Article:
Vehicle to Home (V2H): What is it and how does it work?

Power your house with your electric car
Vehicle to home V2H

Electric cars have huge battery packs that can power a house for several days, or even a whole week. This technology is called Vehicle to Home (V2H).

The maths is simple – UK households consume on average between 8kWh and 10kWh per day, a paltry amount compared to the capacity of most electric car batteries.

For instance, the Vauxhall Corsa-e has a 50kWh battery. If your house uses 10kWh per day, then this diminutive electric car will give you five days of power.

Why would you want to do this? The obvious reason is to move off-grid and beat rising energy costs. You could charge your car for free at a supermarket, or for very little on an EV tariff, and run your house off your car battery for peanuts.

Unlike a Tesla Powerwall, which acts as fixed local energy storage for your house (usually for solar charging), V2H uses your car battery for power.  

Another way of looking at V2H is as a supplementary power source to the grid which can reduce your consumption of virgin electricity.

How does V2H work ?

V2H works by transferring power from your electric car battery to your distribution board or an energy storage system like the Tesla Powerwall.

When V2H feeds your distribution board, power is sent to appliances, sockets and devices, with load management to control the distribution.

When V2H feeds an energy storage system, power is sent to a large battery back built into your home that stores energy for distribution later.

Can I power my house with my electric car?

An electric car can power your home, but only if it has bi-directional charging and you have a smart charger with bi-directional charging.

While V2H technology has clear benefits, there are few electric cars on the market today with bi-directional charging to accommodate it.

Volkswagen will add V2H technology to vehicles with its 77kWh battery by the end of 2022 with an over the air update.

For V2H to work, an electric car needs to have bi-directional charging, and you need a smart charger with bi-directional charging as well.

Your electric car sends power to the V2H-enabled smart charger, which then handles the transfer of power to your distribution board and energy storage system. Your smart charger acts as a middleperson to collect energy data.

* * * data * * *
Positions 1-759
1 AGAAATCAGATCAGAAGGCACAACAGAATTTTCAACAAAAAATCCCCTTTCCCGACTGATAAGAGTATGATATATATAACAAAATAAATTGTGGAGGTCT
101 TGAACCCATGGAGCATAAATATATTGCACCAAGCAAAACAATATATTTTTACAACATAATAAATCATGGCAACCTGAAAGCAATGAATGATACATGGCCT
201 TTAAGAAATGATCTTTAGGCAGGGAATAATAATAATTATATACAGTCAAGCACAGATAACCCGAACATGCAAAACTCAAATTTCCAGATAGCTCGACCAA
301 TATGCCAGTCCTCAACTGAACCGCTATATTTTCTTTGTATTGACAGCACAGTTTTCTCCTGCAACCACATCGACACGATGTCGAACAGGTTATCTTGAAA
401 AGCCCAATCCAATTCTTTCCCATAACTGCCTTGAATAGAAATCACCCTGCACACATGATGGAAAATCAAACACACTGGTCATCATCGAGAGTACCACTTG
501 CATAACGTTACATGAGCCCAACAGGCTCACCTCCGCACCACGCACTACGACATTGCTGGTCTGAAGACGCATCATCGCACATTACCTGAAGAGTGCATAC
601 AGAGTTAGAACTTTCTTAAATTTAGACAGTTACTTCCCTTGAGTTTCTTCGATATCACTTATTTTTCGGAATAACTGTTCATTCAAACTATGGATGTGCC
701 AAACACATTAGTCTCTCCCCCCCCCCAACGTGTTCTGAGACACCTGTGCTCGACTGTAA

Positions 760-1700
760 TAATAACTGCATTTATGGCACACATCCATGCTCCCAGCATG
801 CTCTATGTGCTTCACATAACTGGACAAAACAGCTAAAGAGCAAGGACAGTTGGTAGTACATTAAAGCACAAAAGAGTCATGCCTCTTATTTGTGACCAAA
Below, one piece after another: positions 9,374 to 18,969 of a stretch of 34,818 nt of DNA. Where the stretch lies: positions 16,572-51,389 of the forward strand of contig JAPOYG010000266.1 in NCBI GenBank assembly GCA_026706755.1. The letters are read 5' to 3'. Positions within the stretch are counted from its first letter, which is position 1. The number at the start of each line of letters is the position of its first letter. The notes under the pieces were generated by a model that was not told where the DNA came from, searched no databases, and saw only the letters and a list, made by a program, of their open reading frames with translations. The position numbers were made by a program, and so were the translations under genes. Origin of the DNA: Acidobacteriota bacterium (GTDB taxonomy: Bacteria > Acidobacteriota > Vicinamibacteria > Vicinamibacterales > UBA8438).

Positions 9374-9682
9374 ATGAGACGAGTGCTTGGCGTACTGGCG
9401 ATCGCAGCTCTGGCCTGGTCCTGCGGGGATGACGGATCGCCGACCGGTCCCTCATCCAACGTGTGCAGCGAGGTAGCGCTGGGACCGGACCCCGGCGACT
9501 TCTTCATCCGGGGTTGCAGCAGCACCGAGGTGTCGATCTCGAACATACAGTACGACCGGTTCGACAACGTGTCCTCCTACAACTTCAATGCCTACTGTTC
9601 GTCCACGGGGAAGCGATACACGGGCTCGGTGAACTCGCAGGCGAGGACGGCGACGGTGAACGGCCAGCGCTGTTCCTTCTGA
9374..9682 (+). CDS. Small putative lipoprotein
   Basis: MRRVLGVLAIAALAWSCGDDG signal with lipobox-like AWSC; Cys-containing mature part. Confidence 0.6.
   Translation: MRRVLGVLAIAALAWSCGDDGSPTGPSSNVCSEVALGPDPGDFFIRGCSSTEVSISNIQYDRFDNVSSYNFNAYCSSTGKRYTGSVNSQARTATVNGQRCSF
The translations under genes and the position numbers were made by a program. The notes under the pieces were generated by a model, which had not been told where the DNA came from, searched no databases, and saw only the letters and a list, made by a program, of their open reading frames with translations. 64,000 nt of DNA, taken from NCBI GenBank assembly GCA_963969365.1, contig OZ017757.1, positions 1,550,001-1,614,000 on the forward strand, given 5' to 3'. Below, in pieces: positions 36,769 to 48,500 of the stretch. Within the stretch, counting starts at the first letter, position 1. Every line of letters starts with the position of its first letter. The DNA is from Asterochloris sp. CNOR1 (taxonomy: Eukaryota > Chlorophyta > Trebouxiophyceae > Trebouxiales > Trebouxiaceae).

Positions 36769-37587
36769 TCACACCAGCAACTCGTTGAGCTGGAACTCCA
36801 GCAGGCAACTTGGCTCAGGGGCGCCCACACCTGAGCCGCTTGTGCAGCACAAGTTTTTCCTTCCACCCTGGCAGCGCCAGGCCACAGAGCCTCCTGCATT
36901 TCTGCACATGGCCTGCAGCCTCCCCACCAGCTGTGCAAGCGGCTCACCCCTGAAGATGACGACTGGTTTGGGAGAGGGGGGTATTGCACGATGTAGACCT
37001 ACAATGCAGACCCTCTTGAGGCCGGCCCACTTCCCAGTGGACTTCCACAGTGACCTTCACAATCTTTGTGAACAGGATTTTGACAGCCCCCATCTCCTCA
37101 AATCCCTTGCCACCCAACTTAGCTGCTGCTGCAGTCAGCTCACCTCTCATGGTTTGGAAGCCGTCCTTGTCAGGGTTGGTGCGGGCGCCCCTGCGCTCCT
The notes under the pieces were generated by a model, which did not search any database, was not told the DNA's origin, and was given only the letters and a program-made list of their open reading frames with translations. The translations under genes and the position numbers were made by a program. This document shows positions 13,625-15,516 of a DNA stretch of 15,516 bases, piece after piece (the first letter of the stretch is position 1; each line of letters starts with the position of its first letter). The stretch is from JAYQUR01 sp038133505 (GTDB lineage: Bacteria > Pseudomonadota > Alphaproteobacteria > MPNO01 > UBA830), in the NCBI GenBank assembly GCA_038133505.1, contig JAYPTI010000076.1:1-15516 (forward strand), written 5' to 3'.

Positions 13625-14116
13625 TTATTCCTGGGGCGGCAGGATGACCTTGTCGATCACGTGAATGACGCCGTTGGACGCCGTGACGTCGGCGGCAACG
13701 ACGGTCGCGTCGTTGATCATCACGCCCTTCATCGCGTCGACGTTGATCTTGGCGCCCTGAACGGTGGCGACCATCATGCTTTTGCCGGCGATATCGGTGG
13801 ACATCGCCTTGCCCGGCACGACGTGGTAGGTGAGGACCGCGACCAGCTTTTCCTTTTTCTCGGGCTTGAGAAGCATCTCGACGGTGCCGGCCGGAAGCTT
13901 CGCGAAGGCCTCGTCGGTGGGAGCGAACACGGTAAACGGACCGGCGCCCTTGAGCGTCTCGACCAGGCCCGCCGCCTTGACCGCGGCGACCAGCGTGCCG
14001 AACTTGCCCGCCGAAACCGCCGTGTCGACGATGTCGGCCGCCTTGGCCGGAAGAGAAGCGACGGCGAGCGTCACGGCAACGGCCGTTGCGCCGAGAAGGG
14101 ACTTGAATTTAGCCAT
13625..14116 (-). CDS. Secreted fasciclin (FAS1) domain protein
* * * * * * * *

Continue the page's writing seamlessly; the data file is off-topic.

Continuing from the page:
Vehicle to home benefits

There are two big benefits to V2H:

  • Beat soaring energy prices – charge for free at supermarkets and for very little with an EV tariff, then run your house off that energy.
  • Avoid power cuts – Storm Arwen left 30,000 households without power last year. With V2H, those homes would have been fine.  

V2H vs V2G vs V2L – what’s the difference?

V2H, V2G and V2L are all bi-directional charging features, however, the technologies that enable them are slightly different.

Vehicle to home (V2H) is a bi-directional charging feature that uses your electric car battery to power your home, sending power to your distribution board or an energy storage system like a Tesla Powerwall.

Vehicle to grid (V2G) is a bi-directional charging feature that sends power in your electric car battery to the grid. With a V2G charger, you can sell energy back to the grid, although there isn’t a mechanism in the UK for this yet.

Vehicle to load (V2L) is a bi-directional charging feature that uses your electric car battery to power devices and appliances directly. With an adapter, you can power 3-pin appliances and charge other vehicles at 3-pin speeds or faster.

Will V2H activities degrade battery life?

As EV batteries age and undergo charge cycles they lose charge capacity and power capability. V2H and V2G create additional charge cycles, so logic dictates that V2G activities will degrade battery life.

However, it isn’t so clear cut.

“Analytical results [from the study] show that providing V2G services does not necessarily accelerate the battery degradation; in some cases, it even mitigates the ageing process,” this study concludes. “A case study undertaken shows that, compared to non-V2G scenario (no battery discharging to the grid), battery capacity loss under V2G is reduced by 13.51%.”

So, V2H and V2G activities won’t degrade battery life by any meaningful amount. In fact, predictable activities could extend battery life. However, the study is clear that you need an ‘optimised’ or ‘smart’ V2H/V2G system, i.e. a smart charger.

In the future, we might all power our houses with electric cars, or at least some aspect of them. What a time to be alive.

Alfred Maxwell
Alfred drives a Tesla Model 3 Standard Range Plus but has his eye on a fully-electric pick-up truck. He'd love an electric Ford Ranger, which should be a real thing in a few years!